Advertisement

Tigray Ceasefire ‘Needs Two To Tango’, Ethiopia Warns

Channels Television  
Updated July 1, 2021
An injured resident of Togoga, a village about 20km west of Mekele, is carried to the Ayder referral hospital in Mekele, the capital of Tigray region, Ethiopia, on June 23, 2021, a day after a deadly airstrike on a market in Ethiopia’s war-torn northern Tigray region, where a seven-month-old conflict surged again. (Photo by Yasuyoshi CHIBA / AFP)

 

 

Ethiopia called Thursday on rebel forces in the war-hit Tigray region to adhere to a unilateral ceasefire it declared earlier this week, amid doubts about whether fighting would actually stop.

“The cessation of hostilities was taken unilaterally from our side. However, to implement this ceasefire fully, it needs two to tango,” foreign ministry spokesman Dina Mufti told a press conference.

“The other side has to react to enact (the ceasefire) appropriately.”

Monday’s ceasefire announcement by the federal government came after soldiers pulled out of Tigray’s capital Mekele, allowing troops from the Tigray Defence Forces (TDF) rebel group to move in.

TDF spokesman Getachew Reda has described the ceasefire as a “joke”.

He told AFP on Tuesday that the TDF was committed to driving all Ethiopian soldiers and their allies — notably troops from neighbouring Eritrea and from Ethiopia’s Amhara region — out of Tigray.

Ethiopian Prime Minister Abiy Ahmed, winner of the 2019 Nobel Peace Prize, sent troops into Tigray last November to oust the northern region’s former ruling party, the Tigray People’s Liberation Front (TPLF).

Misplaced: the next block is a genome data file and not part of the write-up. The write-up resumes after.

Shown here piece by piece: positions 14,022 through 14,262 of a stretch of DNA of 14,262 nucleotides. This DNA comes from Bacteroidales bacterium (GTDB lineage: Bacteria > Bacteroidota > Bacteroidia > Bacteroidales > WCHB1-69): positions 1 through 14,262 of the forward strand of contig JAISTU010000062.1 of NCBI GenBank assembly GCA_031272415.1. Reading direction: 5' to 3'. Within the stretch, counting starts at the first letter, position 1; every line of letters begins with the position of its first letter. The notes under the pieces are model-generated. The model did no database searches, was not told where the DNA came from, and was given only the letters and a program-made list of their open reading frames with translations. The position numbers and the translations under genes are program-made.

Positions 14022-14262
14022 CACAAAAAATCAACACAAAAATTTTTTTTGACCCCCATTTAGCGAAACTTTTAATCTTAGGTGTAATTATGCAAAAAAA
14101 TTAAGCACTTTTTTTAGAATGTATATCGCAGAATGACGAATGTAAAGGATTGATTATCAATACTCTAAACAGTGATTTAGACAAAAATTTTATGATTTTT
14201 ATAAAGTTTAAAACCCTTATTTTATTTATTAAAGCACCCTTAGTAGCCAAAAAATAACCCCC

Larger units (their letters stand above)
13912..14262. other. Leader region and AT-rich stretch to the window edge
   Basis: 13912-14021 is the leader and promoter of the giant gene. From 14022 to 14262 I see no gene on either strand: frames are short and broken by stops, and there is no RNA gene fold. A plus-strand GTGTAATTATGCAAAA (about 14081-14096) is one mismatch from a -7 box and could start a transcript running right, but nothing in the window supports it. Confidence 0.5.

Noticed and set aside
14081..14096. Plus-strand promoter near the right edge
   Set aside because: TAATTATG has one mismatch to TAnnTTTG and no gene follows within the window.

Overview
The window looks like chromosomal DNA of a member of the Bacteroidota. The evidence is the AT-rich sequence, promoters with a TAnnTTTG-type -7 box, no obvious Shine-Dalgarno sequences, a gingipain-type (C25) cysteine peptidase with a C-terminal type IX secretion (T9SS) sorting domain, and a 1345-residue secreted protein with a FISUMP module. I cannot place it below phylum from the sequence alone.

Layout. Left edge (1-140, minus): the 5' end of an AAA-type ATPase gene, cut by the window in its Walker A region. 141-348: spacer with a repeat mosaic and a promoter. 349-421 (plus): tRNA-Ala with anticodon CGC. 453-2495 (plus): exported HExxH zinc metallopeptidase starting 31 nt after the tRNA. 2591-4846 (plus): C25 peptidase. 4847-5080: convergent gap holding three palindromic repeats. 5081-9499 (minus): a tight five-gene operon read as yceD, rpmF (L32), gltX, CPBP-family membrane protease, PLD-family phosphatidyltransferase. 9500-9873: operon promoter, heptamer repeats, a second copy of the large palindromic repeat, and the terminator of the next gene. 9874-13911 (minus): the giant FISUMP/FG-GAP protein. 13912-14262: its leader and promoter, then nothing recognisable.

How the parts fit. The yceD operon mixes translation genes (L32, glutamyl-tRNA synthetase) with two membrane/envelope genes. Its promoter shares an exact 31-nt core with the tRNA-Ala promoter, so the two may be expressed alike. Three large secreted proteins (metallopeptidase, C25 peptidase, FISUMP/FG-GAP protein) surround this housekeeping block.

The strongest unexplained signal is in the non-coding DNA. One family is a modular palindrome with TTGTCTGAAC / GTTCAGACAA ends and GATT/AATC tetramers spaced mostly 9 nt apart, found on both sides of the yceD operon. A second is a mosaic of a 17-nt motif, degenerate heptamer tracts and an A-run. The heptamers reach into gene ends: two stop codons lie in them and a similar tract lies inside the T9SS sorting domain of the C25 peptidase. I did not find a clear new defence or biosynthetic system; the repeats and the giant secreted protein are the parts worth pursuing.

He said the move came in response to TPLF attacks on federal army camps.

His forces managed to take Mekele in less than a month, prompting Abiy to declare victory.

But after months of regrouping, the rebels — having rebranded themselves the TDF — launched a  major counter-offensive last month that allowed them to retake Mekele.

It was a dramatic reversal for Abiy, though the prime minister and other top officials have tried to play down its significance, and warned that they could seize control of the city again whenever they wanted.

The foreign ministry spokesman on Thursday disputed that the fall of Mekele to the TDF represented a military defeat.

He said the two main objectives of what Addis Ababa has long termed a “law enforcement operation” in Tigray had been achieved: freeing federal soldiers detained by the TDF and weakening the rebels’ military capabilities.

Analysts and diplomats, however, say the TDF now appears to control most of Tigray and has benefited from a deep well of popular support within the region.

The conflict has already left thousands of people dead and pushed hundreds of thousands to the brink of famine.